Following from the success of Hilary 2018’s Labyrinth is no easy task, yet Sour Peach Productions look set to do just that, and more. This version of Ibsen’s A Doll’s House combines an intimate cast, toxic relationships and powerful dialogue in its magnification a society on the cusp of a sexual revolution.
The play has been taken out of its original 19th century context and put into the early 1960s. It is far enough away from the audience to retain the element of ‘period’, but close enough to be related to the present day. Director Olivia White emphasised how, when Ibsen is taken from the 19th century context, we view the problems contested in Ibsen’s plays differently, hence why the 1960s setting is so crucial. It means that there is a sense of detachment for some members of the audience, but not a detachment from our parents, or even grandparents. It is still personal.
The emphasis on relationships has been worked on extensively. The cast work together naturally and respond to each other’s detailed movements, from a sharp intake of breath to the movement on stage. The level of respect the actors have for each other is obvious, and beautiful to watch.
It is an inherently feminist play. Ibsen grounded himself in humanitarian issues. It will be exciting to see the production’s full handling of this. There will be ‘beautiful’ costumes, intricate lighting, and a live band performing Sarah Spencer’s original songs for the performance. The play will open with pink toned lighting, appropriately ‘rose tinted’, which will become harsher as the play reaches its climax. It will be a spectrum of sickliness.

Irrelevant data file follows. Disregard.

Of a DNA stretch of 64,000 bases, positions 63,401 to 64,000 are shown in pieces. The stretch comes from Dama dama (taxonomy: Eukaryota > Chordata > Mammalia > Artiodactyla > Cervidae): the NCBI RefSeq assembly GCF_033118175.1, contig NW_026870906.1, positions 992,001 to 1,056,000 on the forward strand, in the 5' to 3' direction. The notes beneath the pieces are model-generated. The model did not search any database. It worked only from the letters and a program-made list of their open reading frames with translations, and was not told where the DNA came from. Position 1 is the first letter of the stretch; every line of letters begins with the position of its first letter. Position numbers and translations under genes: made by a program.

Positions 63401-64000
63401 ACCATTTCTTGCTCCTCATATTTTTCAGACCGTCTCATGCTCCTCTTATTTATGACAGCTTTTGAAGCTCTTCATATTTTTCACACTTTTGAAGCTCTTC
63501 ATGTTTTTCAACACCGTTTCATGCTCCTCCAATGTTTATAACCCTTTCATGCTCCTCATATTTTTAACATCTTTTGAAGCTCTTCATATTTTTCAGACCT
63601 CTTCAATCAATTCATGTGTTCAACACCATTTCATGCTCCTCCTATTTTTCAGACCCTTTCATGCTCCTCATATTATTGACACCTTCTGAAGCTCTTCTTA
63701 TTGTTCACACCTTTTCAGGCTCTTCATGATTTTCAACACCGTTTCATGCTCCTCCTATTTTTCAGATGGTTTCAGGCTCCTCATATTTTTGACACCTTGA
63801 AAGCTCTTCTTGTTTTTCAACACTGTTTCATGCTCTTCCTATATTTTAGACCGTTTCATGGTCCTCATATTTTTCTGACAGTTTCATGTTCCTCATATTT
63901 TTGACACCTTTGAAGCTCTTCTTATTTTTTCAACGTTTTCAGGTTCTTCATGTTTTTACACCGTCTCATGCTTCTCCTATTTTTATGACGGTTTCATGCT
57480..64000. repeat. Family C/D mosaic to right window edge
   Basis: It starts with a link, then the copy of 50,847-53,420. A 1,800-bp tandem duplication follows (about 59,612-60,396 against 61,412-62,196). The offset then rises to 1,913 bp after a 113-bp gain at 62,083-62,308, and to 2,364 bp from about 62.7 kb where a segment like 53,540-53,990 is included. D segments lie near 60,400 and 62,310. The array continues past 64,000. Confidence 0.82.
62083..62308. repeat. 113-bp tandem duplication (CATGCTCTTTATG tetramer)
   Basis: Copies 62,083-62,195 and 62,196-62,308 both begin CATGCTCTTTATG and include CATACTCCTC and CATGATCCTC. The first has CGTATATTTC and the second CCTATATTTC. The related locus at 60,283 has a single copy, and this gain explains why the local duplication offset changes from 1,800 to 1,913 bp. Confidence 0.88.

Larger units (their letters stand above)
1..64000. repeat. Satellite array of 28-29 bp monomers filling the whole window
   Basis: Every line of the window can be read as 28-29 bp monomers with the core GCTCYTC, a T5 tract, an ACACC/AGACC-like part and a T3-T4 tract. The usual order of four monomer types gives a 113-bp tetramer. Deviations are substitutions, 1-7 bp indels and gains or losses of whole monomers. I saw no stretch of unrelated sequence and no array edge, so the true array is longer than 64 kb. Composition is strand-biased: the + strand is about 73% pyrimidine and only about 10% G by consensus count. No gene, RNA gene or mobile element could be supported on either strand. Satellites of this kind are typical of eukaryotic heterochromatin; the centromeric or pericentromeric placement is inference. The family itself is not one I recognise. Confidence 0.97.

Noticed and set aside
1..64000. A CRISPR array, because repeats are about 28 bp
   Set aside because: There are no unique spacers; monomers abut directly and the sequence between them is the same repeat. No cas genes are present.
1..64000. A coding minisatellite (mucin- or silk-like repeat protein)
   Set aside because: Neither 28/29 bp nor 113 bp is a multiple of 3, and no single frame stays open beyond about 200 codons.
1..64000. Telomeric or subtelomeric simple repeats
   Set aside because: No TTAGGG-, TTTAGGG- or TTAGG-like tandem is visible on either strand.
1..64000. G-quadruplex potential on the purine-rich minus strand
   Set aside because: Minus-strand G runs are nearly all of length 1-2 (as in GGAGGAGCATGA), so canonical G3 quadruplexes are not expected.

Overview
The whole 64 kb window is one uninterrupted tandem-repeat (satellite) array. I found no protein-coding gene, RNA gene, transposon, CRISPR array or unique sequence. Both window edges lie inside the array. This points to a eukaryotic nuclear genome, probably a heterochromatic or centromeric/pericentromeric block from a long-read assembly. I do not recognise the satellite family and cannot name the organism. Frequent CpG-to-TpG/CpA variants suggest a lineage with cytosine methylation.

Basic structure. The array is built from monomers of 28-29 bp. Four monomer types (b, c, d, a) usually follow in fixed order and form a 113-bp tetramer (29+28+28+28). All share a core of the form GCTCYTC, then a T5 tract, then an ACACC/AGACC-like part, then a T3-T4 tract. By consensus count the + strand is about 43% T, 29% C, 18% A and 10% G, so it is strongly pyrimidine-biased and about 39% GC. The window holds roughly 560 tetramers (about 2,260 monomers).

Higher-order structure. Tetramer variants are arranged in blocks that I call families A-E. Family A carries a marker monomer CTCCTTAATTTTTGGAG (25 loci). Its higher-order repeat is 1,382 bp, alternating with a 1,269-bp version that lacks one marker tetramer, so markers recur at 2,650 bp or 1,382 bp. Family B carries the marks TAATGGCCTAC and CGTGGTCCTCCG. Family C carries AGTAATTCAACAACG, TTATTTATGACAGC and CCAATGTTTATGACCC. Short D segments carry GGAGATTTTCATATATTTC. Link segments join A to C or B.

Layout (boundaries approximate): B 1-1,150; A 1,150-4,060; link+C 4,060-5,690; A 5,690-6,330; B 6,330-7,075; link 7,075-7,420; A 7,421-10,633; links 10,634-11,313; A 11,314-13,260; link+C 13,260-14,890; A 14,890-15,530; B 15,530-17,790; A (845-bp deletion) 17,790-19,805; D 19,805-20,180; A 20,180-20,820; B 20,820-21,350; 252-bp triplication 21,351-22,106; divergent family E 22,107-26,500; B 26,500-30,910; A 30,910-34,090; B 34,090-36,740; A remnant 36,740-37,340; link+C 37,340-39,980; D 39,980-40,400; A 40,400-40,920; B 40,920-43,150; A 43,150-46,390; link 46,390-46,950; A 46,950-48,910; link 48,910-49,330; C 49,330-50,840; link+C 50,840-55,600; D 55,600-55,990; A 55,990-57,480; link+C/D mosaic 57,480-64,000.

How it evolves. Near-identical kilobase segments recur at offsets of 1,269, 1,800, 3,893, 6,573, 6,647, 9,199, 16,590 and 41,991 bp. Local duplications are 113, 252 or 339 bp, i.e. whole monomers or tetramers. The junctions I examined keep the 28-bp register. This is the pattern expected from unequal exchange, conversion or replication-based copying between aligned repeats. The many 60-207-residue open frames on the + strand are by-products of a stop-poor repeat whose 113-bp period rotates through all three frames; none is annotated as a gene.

There is an underlying sense of panic, and all characters handle this exceptionally. Ceidra Murphy’s Nora and Staś Butler’s Dr Rank transmit this well. Murphy’s quick reactions are slick. Palpable emotion runs throughout the scene I was shown, with the line: ‘I need you to do something for me’ symbolic of the power dynamics that underpin the play.
Panic mingles with fear in Susannah Townsend’s performance as Christine. The range of emotion that she shows is evocative of a woman with nothing left to lose. The accompanying music in the scene I saw complimented Townsend’s use of voice, giving the sense of layered emotions. Whilst the music emphasises the emotion of the scene, both Townsend, and Flinn Andreae as Krogstad, held themselves in a manner of fluctuating emotion that was as vivid as the music that runs throughout.
The role of Torvald is performed by James Akka. His performance is being kept under wraps so unfortunately, he wasn’t there for the preview, though you should expect great things. Whilst Torvald is a ‘misogynistic, repulsive man’, White emphasised how she didn’t want the play to be about the binary of good versus bad.
A Doll’s House will take your expectations of society, revolution, and love and challenge your preconceptions. The 1960s setting revitalises the play, and facilitates the presentation of characters’ perplexity both inside and outside the home.